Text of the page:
Humans have been changing the characteristics of plants for thousands of years. Early farmers began the process of artificial selection by choosing specific traits such as large seed size for the next crop. This resulted in the accumulation of useful traits over time even if it wasn’t a highly sophisticated approach.
Commercial plant breeding programs began to appear in the mid-19th century. This was aided by Mendel’s famous pea plant experiments which led to a basic understanding of the outcomes of gene inheritance. Breeding programs increasingly utilized the genetic diversity that could be found within a single or closely related species. A desire to increase the rate at which new genetic material could be created led to the introduction of chemicals such as colchicine (a naturally occurring compound found in a crocus bulb) or radiation to alter the genetics of a species, with the latter manipulating genes at random. Further evolving practices in plant breeding methodology allowed crosses between more distantly related plant species that were previously unsuccessful.
Targeted genetic manipulation of plants began to develop with advances in modern molecular genetics. Genetic recombination technology mediated by a soil bacteria allowed genes to be transferred between very different organisms to plants and first emerged in the mid 1990s, creating transgenic crops. This allowed breeders to incorporate traits that otherwise were not found within the genetics of a crop. While common in some field crops, transgenic plants have never found widespread adoption in horticulture to date.
Further advances in molecular genetics in the last decade have resulted in a new process called gene editing. This set of biological tools can be used to make precise edits within the DNA of a specific plant. Rather than introducing a gene from another species, gene editing can be focused entirely on making precise changes to the genetic sequences that are already found within that crop.
This next generation biotechnology is opening new doors for plant breeders worldwide.
Major fruit and vegetable breeding companies have already started using gene editing technologies in recent years. These are being used to develop a wide range of new varieties with diverse traits ranging from improved yield, improved nutritional content, disease resistance or drought tolerance. The end results obtained by gene editing are not fundamentally different from that of other conventional breeding strategies, but they can be achieved much faster. Until recently, however, it was unclear how these gene-edited varieties would be handled under the national regulatory system.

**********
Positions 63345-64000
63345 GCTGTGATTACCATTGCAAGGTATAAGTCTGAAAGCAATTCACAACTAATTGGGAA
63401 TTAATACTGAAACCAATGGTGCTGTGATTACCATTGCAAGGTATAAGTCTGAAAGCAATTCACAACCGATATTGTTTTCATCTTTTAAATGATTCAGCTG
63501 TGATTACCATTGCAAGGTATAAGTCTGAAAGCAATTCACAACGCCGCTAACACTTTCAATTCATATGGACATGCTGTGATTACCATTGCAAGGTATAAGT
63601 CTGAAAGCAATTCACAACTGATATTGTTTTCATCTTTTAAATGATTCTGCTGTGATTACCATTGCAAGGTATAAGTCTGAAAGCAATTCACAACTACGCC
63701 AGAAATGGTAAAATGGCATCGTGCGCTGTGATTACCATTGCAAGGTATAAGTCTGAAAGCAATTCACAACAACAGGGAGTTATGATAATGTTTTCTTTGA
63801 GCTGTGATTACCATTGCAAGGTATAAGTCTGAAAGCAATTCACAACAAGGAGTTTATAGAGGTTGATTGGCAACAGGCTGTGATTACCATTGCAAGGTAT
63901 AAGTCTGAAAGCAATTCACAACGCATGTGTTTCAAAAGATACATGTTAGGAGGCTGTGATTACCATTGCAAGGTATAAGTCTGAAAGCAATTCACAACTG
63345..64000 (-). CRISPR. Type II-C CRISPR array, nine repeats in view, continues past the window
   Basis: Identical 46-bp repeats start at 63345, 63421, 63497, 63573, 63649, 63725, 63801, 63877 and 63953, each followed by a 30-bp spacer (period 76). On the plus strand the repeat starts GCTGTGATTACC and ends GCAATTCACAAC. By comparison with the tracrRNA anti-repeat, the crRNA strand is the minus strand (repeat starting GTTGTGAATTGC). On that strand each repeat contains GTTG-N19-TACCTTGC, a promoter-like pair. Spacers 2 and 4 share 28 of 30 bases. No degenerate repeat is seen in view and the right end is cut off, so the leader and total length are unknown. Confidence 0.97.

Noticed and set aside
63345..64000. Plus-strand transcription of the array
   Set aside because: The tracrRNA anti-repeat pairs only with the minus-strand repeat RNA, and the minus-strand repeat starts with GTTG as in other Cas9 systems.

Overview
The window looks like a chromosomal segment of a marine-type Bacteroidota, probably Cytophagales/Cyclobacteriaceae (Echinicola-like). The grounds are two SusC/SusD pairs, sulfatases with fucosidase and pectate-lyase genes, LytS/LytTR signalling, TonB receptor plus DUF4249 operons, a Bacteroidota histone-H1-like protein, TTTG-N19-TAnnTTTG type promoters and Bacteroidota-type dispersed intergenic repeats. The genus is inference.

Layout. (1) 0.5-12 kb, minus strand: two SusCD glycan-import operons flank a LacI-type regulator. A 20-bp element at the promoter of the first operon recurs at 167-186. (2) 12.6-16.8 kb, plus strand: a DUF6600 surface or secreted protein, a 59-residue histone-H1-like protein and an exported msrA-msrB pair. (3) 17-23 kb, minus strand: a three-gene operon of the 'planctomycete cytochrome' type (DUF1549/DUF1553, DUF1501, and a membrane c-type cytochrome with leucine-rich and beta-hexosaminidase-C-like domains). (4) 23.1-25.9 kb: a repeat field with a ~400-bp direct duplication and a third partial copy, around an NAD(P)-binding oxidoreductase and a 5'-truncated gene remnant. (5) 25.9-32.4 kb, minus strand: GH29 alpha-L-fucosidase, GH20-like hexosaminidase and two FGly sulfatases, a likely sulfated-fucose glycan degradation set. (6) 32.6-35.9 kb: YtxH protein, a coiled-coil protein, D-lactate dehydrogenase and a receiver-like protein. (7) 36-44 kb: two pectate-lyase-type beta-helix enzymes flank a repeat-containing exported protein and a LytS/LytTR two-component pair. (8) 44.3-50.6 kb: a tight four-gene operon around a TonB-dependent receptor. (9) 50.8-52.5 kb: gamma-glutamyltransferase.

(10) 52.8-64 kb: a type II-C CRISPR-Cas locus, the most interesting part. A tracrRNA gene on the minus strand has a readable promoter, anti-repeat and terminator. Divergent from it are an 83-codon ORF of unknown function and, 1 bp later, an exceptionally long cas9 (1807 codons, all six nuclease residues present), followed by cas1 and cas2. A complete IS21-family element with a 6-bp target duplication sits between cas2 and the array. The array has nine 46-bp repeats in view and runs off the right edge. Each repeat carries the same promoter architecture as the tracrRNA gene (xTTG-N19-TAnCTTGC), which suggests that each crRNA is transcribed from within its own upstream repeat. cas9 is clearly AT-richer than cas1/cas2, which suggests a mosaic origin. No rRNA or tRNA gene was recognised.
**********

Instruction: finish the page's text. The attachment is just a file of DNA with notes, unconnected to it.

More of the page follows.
Canada’s history with regulating plant varieties developed through biotechnology dates back to 1999 with the introduction of the Novel Food Regulations. These were created in part to address the uncertainty around the safety of transgenic crop plants which began to emerge in the mid 1990s.
The regulatory framework focuses on establishing if food derived from the plant will be considered novel in its contents. A plant that would result in a novel food would be uniquely different from existing varieties that have a history of safe food use. This approach is based on the product not the process. It is the specific characteristics of a plant which have the potential to pose a risk to the safety of its derived foods and not the methods or technologies used to develop them. If a food is determined to be novel, then the regulations require pre-market notification and regulatory approval before sale. More than 140 such reviews of plant varieties producing novel foods have been conducted by Health Canada to date.
After two decades of technological advances – including the advent of gene editing -- Health Canada recently updated its guidance regarding novel plant varieties produced through plant breeding and the criteria for the requirement of a pre-market safety assessment to establish if the food is safe for human consumption.
In May 2022, Health Canada concluded that gene-edited plant products should be regulated similar to all other products of plant breeding, by focusing on their final characteristics and not the method of plant development. New plant breeding techniques that modify the existing genetics of a species, regardless of the method, will not trigger the need for regulatory approval, if the plant product does not fundamentally differ in composition from those with a history of safe food use, and it does not contain any foreign DNA.
With the uncertainty around gene editing cleared, Canadian horticulture growers can begin to reap the benefits of these new tools. As older genetic modification techniques were very expensive, they tended to be focused on broad-acre crops with the greatest potential return. Gene-editing technologies have the benefit of being much lower cost and with greater precision to boot. In time, this should help breeding efforts for fruit and vegetable crops that may not have received as much attention in the past.
Canadian growers need access to the latest plant breeding innovations and the most competitive varieties to meet the needs of the consumer and the environment. Health Canada’s recent decision will help to meet that need.